Hiring practices are not what they used to be. Whereas employers once focused primarily - if not exclusively - on a candidate's skill set and how it related to a company's needs, the hiring focus has shifted considerably.
Today, most employers strive to hire job candidates who possess the type of personality that would best suit their company culture. In fact, oftentimes, companies' desire to find a candidate with a "winning" personality fit trumps the pursuit of someone with the right "hard skills", particularly if such skills can be learned on the job. This may sound radical, but it makes sense when you consider that a job candidate can learn new computer or other technical skills, but you can't train someone to attain a different personality.
"Personality has to be as important, if not more so, than skills and experience," said Tricia Sciortino, president of virtual assistant provider eaHELP. "You run a tremendous risk by bringing on a hire that could potentially disrupt what you've built, simply by not being a good personality or culture fit."
So, then, how do you know whether a job candidate's personality will mesh with those on your company's team - before you decide whether or not to hire the person?
Before the initial interview
There are a few key experiences during the interviewing process that allow you to gauge a candidate's personality. First, there's an initial screening, usually done by phone or Skype. Increasingly, the next step often involves a personality assessment screening of some sort, such as Traitify, a psychology-backed assessment comprised of a diverse set of fun visual assessments used to uncover personality types and traits.
In today's competitive business landscape, up to 60 percent of workers are asked to take workplace assessments to gauge whether their personality matches a given company's culture. Of these workplace personality assessments, approximately 20 percent are used to evaluate job candidates, according to the Society for Human Resource Management. While personality assessments are fairly new to the corporate landscape, experts tout their potential usefulness. "A good test, just like a good car, would have withstood strenuous technical tests, just like a dummy crash," says Deniz S. Ones, professor of industrial psychology at University of Minnesota, Twin Cities.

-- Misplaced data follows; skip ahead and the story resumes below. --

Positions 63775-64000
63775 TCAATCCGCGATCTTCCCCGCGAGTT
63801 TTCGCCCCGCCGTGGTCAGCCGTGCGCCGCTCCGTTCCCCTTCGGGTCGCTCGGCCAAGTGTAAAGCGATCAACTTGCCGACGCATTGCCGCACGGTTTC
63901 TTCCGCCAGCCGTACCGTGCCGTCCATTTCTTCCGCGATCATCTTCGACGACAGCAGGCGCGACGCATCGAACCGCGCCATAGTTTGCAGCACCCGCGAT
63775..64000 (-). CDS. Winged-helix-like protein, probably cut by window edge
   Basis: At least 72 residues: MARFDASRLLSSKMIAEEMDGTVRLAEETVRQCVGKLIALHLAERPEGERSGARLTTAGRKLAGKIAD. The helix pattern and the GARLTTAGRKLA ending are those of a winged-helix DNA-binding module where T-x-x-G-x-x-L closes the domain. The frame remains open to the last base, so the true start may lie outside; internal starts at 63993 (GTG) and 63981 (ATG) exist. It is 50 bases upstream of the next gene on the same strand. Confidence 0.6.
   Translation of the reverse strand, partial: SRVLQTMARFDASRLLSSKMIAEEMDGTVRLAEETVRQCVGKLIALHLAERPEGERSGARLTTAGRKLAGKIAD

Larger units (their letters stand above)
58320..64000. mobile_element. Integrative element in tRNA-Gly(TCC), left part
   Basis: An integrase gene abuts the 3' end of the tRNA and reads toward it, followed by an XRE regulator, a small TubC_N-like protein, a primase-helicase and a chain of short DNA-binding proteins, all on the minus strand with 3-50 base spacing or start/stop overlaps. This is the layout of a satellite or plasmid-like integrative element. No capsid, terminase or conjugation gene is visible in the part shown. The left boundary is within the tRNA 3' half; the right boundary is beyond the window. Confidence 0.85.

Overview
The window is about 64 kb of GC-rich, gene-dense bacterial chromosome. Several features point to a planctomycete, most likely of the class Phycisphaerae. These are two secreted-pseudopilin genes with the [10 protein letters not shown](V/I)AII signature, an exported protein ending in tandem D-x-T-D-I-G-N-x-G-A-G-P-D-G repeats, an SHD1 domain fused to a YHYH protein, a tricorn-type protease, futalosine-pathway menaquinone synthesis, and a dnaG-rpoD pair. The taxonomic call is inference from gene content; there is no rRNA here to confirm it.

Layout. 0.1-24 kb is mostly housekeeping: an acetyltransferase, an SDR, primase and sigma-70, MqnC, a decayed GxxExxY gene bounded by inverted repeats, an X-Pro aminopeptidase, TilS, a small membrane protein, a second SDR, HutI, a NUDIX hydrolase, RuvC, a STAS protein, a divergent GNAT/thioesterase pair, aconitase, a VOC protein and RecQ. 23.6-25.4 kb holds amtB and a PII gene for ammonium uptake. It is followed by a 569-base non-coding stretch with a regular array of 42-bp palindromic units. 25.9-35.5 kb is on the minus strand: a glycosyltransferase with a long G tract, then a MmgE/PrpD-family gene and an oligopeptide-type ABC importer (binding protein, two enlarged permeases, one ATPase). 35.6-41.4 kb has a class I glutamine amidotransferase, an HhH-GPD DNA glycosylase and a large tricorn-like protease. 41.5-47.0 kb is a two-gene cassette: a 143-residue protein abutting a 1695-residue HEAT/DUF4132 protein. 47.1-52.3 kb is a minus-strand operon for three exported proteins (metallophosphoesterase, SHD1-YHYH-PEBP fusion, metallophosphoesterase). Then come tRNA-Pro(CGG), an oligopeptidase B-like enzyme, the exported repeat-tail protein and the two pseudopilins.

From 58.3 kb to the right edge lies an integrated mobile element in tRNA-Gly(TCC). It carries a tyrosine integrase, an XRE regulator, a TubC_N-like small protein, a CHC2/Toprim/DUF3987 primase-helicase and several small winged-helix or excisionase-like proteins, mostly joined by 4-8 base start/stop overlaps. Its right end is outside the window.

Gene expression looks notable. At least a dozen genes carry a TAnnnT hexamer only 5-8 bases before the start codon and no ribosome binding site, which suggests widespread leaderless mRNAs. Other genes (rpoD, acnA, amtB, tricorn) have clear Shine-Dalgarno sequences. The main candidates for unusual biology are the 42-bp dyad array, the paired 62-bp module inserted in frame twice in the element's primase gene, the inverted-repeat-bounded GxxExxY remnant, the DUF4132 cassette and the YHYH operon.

Digging for personality during the initial interview
If you've done your homework, you'll arrive at the interview with some cursory knowledge of the job candidate. Now is an opportunity to dig deeper and determine whether the candidate's personality will mesh with those on your team.
Personality traits to look for
Highly successful companies value specific personality traits among their employees. Consider, for example, Apple, Inc., the world's largest information technology company. Apple CEO Tim Cook recently shared with Charlie Rose on the CBS news magazine 60 Minutes primary personality traits Apple seeks in employment candidates. According to Cook, the company aims to hire people who work with a passion and an idealism, who don't take no for an answer or accept the status quo, who are inherently not satisfied with things, and who can't be told that things 'are impossible'.
How to ask questions that provide valuable responses
During an interview, how you pose a question to a candidate can be as important as what you ask. Leaders at MaRS, Toronto's commercialization hub, encourage employers to uncover the important aspects of a job candidate's personality by avoiding close-ended questions that focus on facts and, instead, asking open-ended questions that are either hypothetical in nature - "What if" questions about a situation that has not happened - or behavioral, which ask candidates to describe their behavior when handling a real situation.
In addition, leaders at MaRS encourage interviewers to follow these guidelines when posing questions to job candidates:
- Possess a thorough understanding of the candidate's background.
- Stay focused on the candidate.
- Express curiosity and interest.
- Avoid taking over the conversation.
Glenn Bernstein, COO of Execu-Search, a recruiting, staffing and executive search firm, suggests posing questions to job candidates that play to their use of modern-day professional practices. This could be a particularly effective strategy when interviewing millennials who, as 'digital natives', are likely to be extremely comfortable with this approach. He offers these examples: "I'll ask, 'What is the last Tweet you sent out?' Or 'Describe yourself by using hashtags. If I looked at your Internet search history, what would I find?' The answers to these questions can offer some great insight into a candidate's personality, interests and priorities," says Bernstein.
Recognize that not all candidates present similarly
Effectively interviewing job candidates takes practice, patience, and expertise. Some job candidates are naturally more forthcoming than others, sharing information that both guides the interview and helps the employer draw conclusions about that candidate's potential. Other candidates are uncomfortable or unpracticed at revealing information about their own strengths, past achievements and personality. It is up to the interviewer, then, to use effective tactics - both asking the right questions and in the most effective manner - to determine whether a candidate's personality provides a good fit for the company.
"Not everyone interviews well, and you may pass up great talent just because their [true] personality didn't come out right away," Brigette McInnis-Day, executive vice president of human resources at software company SAP.
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